Research in Uganda

In mid-December, Rasmus carried out preliminary research in Uganda. He carried out focus group discussions with both refugees in the Kyaka II settlement and with some of the Ugandan neighbours to the settlement.

The purpose was to find out more about the interest in consuming and producing mealworm among the refugees, what type of feed might be available and what kind of products there is likely to be a market for.

Based on the responses, there is a lot of interest among the refugees in both consuming and producing mealworm. This is not necessarily surprising, since there is a tradition of consuming many different insects among the Congolese.

In Uganda, consumption of insects such as grasshoppers and termites is also common, and the mealworm were also well received among the Ugandan neighbours to the settlement.

It will be important for the project to include the Ugandan neighbours, as the locals have just as limited access to public services as the refugees, and are in many ways equally vulnerable to poverty. If they are to accept receiving thousands of refugees, it is therefore important that they get access to the same support as the refugees.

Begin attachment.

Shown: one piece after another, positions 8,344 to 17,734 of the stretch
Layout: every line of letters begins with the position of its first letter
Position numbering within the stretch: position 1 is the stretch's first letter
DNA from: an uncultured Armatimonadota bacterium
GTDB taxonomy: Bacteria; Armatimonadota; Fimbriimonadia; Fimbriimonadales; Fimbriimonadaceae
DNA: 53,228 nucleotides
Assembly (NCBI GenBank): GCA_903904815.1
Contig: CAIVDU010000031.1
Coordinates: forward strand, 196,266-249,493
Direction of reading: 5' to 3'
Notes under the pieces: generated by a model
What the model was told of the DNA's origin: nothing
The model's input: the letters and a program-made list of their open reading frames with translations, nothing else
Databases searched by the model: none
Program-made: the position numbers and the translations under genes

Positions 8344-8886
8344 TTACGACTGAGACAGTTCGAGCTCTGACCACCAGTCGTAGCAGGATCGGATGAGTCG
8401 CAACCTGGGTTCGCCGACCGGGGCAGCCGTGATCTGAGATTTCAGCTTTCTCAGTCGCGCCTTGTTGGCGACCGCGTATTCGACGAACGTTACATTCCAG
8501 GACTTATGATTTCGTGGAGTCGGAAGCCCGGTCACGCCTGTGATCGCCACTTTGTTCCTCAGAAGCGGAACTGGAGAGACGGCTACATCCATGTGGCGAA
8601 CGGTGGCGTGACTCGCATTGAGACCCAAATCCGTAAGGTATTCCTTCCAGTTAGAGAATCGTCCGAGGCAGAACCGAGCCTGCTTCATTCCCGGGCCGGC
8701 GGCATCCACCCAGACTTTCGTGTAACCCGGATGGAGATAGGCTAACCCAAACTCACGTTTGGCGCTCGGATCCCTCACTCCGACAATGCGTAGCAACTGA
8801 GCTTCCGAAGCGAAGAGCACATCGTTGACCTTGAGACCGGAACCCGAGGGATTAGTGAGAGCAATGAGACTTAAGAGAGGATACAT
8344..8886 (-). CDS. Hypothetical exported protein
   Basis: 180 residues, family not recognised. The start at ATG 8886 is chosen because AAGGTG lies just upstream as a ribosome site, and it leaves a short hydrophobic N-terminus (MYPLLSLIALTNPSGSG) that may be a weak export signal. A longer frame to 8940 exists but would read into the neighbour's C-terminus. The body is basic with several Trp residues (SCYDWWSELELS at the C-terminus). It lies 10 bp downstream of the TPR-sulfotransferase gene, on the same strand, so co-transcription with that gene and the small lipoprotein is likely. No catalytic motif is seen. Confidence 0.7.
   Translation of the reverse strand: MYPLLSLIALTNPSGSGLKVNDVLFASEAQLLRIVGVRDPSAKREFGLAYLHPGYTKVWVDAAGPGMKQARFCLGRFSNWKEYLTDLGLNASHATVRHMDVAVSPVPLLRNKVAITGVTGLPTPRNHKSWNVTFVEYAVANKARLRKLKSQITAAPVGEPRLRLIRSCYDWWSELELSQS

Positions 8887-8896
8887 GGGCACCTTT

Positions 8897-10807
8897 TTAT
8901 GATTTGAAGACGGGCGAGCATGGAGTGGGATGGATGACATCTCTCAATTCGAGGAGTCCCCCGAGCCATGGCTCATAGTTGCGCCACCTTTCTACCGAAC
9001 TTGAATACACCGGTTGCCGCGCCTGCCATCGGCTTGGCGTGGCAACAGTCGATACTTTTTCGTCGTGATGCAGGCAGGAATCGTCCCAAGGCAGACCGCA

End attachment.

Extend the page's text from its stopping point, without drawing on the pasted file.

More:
Based on the focus group discussions, there appear to be a potential market for mealworm in and around the refugee settlement.

It was particularly interesting to hear that there is a large market for small, dry, fish called ‘silverfish’, which are used as a supplement to meals as a relatively cheap source of protein and vitamins.

The photo shows these silverfish for sale at the local market in the settlement.

It is very likely that farmers in the settlement will be able to produce mealworm for sale cheaper than these fish, and locally produced mealworm could therefore potentially capture a part of this market.

In the medium-term, there is a larger market for animal feed, in particular for poultry production, where the same silverfish are widely used as the main source of protein. Mealworm could also here provide a cheaper and more sustainable alternative source of protein.

All in all this was a very positive visit, which showed a lot of interest in working with us among the refugees and Ugandan neighbours to the settlement, and we are not even more eager to get started!

You can find a brief note on the findings from the visit here.

Leave a Reply

Your email address will not be published. Required fields are marked *